In addition to neutrophils, mast cells, monocytes and eosinophils have also been reported to liberate such extracellular DNA traps [8–10]. NETs can result not only from the presence of microbes but also accompany sterile inflammation, for example, in small-vessel vasculitis or pre-eclampsia [11,12]. Formation of NETs is a step-wise process characterized by nuclear membrane dissolution, chromatin decondensation and cytolysis [13]. Histone citrullination is a hallmark of chromatin decondensation in neutrophils [14]. It is a post-translational modification (conversion of arginine to a non-conventional amino acid citrulline) mediated by peptidylarginine deiminase 4 (PAD4), an enzyme expressed highly in granulocytes [15,16]. Inactivation of PAD4 results in suppression of NETs formation [16]. PAD4−/− neutrophils have a profound defect in their ability to kill bacteria and PAD4−/− mice are less protected against bacterial infection than wild-type mice [16].

Deep vein thrombosis (DVT) is diagnosed in approximately 900 000 cases in the US annually [17]. We have recently demonstrated that extracellular DNA accumulates in plasma in experimental DVT in baboons and the presence of DNA and histones in venous thrombi [4]. The ability of histones to upregulate thrombin generation in plasma by suppressing protein C activation [18] may have direct implications on DVT as deficiency in protein C or resistance to activated protein C, due to factor V Leiden mutation, are risk factors for DVT in humans [19–21]. In this study, we explore the role of extracellular chromatin and histones in a murine model of flow restriction-induced DVT [22]. Venous thrombi developed in this model are structurally similar to human thrombi with white (platelet-rich) and red (RBC-rich) parts [22,23]. We show that venous thrombi contain large amounts of extracellular citrullinated histone H3 (CitH3), often in proximity to von Willebrand factor (VWF), an important molecule in the initiation of DVT [22]. We also demonstrate that intravenously administered histones exacerbate DVT, whereas Deoxyribonuclease 1 (DNase 1), which degrades NETs [4], protects mice from venous thrombosis.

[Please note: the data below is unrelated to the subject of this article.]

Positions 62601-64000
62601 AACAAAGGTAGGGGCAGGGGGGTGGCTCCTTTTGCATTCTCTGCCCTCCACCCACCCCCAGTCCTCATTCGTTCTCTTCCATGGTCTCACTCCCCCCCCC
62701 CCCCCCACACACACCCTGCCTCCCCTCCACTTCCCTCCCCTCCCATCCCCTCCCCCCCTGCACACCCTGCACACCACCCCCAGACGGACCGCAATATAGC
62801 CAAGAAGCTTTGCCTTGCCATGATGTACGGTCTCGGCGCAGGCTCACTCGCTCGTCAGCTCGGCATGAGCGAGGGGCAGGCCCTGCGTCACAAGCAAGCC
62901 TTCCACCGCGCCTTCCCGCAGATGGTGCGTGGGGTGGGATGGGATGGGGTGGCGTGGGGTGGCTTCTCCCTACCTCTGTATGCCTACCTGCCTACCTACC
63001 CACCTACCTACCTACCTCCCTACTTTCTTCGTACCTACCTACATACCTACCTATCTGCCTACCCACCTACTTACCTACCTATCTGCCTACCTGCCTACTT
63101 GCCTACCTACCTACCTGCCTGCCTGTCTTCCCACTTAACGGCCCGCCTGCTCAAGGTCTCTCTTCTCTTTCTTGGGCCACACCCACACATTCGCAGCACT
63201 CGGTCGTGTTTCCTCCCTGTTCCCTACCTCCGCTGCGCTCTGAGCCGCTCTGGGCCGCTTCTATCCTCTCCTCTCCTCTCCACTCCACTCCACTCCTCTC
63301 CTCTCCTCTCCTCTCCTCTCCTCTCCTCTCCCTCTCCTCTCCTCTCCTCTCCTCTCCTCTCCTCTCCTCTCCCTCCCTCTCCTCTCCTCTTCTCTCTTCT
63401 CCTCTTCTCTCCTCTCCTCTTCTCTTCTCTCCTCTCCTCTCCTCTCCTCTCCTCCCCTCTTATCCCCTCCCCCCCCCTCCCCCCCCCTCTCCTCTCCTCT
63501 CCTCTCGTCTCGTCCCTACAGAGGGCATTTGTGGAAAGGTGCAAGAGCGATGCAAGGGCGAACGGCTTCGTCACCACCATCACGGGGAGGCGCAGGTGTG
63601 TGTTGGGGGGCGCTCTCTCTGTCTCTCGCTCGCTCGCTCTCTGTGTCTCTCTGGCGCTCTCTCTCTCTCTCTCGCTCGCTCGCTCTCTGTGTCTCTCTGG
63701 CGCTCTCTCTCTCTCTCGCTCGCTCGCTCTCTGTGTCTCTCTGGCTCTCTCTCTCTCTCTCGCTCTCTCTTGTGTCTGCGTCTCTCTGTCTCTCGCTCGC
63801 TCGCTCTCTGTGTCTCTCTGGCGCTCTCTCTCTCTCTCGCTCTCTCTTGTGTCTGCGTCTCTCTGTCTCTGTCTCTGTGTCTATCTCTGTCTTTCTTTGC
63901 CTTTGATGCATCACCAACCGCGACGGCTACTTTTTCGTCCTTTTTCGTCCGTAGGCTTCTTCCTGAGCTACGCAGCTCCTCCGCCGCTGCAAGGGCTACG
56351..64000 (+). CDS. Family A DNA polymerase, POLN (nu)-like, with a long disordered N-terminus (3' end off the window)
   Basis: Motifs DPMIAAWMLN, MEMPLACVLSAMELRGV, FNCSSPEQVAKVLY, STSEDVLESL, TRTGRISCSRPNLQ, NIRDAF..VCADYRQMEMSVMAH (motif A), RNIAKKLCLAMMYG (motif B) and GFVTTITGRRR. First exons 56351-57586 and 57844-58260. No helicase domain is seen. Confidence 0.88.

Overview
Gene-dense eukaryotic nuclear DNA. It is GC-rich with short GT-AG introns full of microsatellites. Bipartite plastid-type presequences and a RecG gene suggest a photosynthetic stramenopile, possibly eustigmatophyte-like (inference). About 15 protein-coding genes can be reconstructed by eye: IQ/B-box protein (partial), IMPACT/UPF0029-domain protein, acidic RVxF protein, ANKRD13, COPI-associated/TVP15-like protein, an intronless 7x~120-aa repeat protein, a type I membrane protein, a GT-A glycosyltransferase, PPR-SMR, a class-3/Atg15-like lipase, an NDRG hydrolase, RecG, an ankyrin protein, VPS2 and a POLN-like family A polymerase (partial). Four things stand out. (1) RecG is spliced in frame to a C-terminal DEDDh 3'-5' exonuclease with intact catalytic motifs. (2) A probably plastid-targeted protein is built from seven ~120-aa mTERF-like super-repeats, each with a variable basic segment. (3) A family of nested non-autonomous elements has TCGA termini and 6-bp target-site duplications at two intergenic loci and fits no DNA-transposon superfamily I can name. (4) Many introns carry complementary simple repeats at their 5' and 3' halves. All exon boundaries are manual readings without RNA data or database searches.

Material and methods

  1. Top of page
  2. Abstract
  3. Introduction
  4. Material and methods
  5. Results
  6. Discussion
  7. Acknowledgements
  8. Disclosure of Conflict of Interests
  9. References

Mice

Wild-type C57BL/6J (WT) mice were from Jackson Laboratory (Bar Harbor, ME, USA). All mice were 7–9-week-old males weighing 22–26 g. All experimental procedures involving mice were approved by the Animal Care and Use Committee of the Immune Disease Institute.

Flow restriction model

The murine model of DVT was performed as described [22]. In brief, mice were anesthetized by isoflurane-oxygen, intestines were exteriorized and the inferior vena cava (IVC) was diligently separated from aorta. A suture was placed on the IVC just below the renal veins over a spacer (diameter of 0.26 mm) and then the spacer was removed. This procedure has been shown to decrease vascular lumen by about 90% and avoid endothelial injury. All visible IVC side branches were also sutured. Thereafter, peritoneum and skin were closed, mice were sacrificed after 1–48 h and thrombi formed in the IVC were harvested. Sham-operated mice were opened and IVC sutured similarly to the experimental mice, but the suture was removed immediately after ligation.